Reverse Mentoring in action… Or learning about social media from my daughter.

Teach, your parents well” -CSNY

Reverse Mentoring is a phenomenon that has been noted in many business publications including the WSJ and Forbes. Reverse mentoring involves assigning newly hired young employees to help educate experienced executives about technology or most often social media.

Reverse mentoring is obviously a reversal of the traditional model, although the bonds formed may be even stronger and more helpful to the newly hired over the course of their employment with the organization. I have effectively benefited from reverse mentoring from teaching social media to demanding young undergraduate and MBA students. I have also benefited from living in the same town as my daughter, who has both artistic and entrepreneurial interests.

Chris or Kiki as she has re-Christened herself has shown me that 15 second Instagram videos can be funny… and that Snapchat has uses beyond the obvious benefits to someone like Anthony Weiner…

Crowd-funding New Art

Some months ago my daughter decided to teach herself to paint with acrylics. She had already used water colors and had sold a number of oil paintings but wanted to learn this new medium. She was tight of funds since she has been employed in a pre-launch start-up, so she decided to crowdfund her new skill.

 She looked into Kickstarter, which had the benefit of a pack of loyal followers who would search for campaigns to donate to, but decided instead to use Indiegogo for their partial-funding model and lower barrier to entry. Indiegogo also has a reputation for supporting artists in particular whereas gadgets often end up on Kickstarter.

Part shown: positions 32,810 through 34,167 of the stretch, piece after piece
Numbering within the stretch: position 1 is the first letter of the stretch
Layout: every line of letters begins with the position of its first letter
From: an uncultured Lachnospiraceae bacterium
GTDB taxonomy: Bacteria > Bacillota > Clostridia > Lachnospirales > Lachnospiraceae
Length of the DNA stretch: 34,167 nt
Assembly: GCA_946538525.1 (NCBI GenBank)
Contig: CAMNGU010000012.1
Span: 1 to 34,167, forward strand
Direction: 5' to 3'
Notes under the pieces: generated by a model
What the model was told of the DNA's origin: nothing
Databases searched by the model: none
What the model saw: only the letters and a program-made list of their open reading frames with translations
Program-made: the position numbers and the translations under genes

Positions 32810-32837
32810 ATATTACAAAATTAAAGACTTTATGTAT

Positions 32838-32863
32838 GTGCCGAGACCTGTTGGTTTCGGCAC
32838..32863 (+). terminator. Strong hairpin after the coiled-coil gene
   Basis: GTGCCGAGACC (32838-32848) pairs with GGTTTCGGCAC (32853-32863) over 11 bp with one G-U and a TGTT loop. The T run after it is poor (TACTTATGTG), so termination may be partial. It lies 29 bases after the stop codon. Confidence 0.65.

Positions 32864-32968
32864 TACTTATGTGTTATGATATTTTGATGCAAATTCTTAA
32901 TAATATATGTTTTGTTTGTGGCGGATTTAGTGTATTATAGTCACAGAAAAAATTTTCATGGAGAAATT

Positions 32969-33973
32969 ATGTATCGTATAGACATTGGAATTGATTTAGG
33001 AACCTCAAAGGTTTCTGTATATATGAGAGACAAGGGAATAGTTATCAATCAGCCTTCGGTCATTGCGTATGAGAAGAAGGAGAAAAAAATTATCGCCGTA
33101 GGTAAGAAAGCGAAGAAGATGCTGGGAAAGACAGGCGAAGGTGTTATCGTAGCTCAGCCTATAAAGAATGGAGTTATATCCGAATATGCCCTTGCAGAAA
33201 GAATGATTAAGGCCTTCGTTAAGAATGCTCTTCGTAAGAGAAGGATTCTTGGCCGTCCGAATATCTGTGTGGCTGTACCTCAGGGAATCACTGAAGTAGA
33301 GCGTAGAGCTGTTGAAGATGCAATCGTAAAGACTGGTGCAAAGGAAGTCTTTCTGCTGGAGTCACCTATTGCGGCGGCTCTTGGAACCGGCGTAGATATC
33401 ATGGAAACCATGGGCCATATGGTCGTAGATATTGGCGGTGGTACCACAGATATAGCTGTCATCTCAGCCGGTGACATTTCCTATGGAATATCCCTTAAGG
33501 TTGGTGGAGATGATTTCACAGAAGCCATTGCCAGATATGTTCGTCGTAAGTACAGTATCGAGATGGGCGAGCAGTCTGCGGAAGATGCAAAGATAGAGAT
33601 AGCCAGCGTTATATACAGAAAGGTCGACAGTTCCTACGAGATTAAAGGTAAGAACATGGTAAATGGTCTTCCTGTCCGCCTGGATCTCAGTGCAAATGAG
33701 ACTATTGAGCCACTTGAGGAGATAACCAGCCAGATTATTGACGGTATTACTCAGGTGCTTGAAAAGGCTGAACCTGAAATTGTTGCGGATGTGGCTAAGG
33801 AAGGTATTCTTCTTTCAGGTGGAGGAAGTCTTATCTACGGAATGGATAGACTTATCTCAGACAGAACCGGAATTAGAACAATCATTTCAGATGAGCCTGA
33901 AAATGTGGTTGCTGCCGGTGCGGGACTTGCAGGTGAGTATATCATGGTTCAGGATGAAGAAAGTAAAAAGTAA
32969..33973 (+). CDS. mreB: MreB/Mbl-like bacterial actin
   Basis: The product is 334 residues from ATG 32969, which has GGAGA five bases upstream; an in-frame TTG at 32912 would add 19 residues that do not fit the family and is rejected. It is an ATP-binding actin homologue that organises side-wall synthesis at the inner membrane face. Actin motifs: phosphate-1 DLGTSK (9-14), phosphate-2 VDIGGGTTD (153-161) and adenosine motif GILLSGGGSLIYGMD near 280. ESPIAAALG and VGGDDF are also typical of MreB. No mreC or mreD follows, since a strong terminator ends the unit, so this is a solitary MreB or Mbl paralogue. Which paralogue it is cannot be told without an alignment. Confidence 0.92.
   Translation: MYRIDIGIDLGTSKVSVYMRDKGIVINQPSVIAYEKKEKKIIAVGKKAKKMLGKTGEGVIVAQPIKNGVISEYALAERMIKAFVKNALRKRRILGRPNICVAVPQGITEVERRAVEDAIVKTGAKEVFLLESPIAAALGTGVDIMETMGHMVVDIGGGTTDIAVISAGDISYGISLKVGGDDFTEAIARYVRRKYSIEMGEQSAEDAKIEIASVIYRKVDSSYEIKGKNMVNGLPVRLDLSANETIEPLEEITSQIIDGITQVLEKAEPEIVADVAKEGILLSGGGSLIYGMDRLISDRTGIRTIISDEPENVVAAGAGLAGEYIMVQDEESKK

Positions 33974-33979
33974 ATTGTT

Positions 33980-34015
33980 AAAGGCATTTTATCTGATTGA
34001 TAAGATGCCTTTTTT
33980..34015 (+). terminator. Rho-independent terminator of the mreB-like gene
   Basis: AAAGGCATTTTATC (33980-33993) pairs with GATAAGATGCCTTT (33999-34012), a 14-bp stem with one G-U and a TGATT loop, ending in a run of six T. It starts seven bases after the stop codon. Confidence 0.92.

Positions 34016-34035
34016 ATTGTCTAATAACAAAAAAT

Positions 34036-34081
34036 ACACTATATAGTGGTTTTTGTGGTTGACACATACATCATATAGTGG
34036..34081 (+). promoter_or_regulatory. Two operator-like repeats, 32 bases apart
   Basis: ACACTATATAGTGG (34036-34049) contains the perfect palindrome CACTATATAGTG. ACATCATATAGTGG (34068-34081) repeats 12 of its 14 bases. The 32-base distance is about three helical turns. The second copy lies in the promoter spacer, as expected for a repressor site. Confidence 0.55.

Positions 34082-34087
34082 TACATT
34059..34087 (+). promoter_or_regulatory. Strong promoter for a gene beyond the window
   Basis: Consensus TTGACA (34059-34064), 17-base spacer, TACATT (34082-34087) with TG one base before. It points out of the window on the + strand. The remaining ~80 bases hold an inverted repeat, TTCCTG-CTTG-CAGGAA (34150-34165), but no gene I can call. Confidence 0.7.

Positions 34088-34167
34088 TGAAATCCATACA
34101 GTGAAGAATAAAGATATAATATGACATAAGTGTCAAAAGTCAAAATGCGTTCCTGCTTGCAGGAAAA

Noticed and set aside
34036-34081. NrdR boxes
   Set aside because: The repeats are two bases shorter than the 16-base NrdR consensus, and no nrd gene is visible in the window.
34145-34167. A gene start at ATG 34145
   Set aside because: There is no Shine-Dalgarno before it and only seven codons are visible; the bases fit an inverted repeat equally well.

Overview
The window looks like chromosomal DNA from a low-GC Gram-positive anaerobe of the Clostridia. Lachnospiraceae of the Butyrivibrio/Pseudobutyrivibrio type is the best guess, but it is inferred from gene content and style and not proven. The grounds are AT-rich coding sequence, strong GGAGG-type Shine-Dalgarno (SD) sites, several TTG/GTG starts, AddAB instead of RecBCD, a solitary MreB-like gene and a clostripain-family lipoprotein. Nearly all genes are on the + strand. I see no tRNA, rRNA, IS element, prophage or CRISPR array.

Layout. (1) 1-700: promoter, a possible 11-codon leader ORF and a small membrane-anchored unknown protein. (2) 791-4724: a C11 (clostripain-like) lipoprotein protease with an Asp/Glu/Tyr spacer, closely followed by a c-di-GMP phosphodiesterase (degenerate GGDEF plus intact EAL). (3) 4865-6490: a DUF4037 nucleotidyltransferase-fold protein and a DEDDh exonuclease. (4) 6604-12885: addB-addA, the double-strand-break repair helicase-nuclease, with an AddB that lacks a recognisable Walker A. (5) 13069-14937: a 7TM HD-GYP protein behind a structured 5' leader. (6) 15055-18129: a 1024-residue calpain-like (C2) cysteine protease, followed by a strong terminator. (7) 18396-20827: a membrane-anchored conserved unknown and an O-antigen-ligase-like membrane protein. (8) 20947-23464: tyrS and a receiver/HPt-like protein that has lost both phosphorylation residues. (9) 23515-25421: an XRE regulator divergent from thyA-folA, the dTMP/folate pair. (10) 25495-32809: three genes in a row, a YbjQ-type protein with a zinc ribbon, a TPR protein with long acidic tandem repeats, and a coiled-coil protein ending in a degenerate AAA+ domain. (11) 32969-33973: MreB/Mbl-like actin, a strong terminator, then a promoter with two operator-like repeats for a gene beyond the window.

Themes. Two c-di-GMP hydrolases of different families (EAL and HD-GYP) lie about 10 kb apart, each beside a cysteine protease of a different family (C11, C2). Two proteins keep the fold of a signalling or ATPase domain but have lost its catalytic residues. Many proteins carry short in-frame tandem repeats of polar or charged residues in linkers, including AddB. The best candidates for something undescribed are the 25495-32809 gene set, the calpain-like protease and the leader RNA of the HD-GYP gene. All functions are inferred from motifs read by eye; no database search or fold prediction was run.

The first thing she did was research as much about crowdfunding campaigns as possible. There was a lot more information regarding Kickstarter campaigns, so Kiki read through  it, deciding which bits would apply to her own campaign. Ultimately she decided a shorter campaign (less than 30 days while the maximum is often 60) would benefit her the most, and that she needed to drive eyes to the site through social media as much as possible.

She had learned from her readings that the vast majority of funds would be pulled at the first three and last three days of the campaign, so from the very first day, Kiki posted on her own Facebook, her artist Facebook page, her Twitter handle, MY Twitter handle (I’m a supportive father), her Instagram, and even her Pinterest account.

Kiki had set her goal at $500, calculating that she would need at the minimum $450 for high quality paints and canvas. She factored in the cut that credit cards would take (3-5%) and Indiegogo’s cut, which would be 9% if she didn’t make the minimum of $500,  and only 4% if she did. What she hadn’t anticipated was the overwhelming support of her family and friends, all of whom were familiar with her art due to her habit of posting progression photos of her paintings on both Twitter and Facebook.

Friends from high school, college, and work all signed up to donate $40 to choose from one of the 31 paintings Kiki intended to paint, and a few acquaintances paid $80 to have an original painting from a photograph. (This is a much lower price than what my daughter usually charges for her work, but as it was a new medium, Kiki was worried that the quality of her painting might not start out as high as with her oil paints.)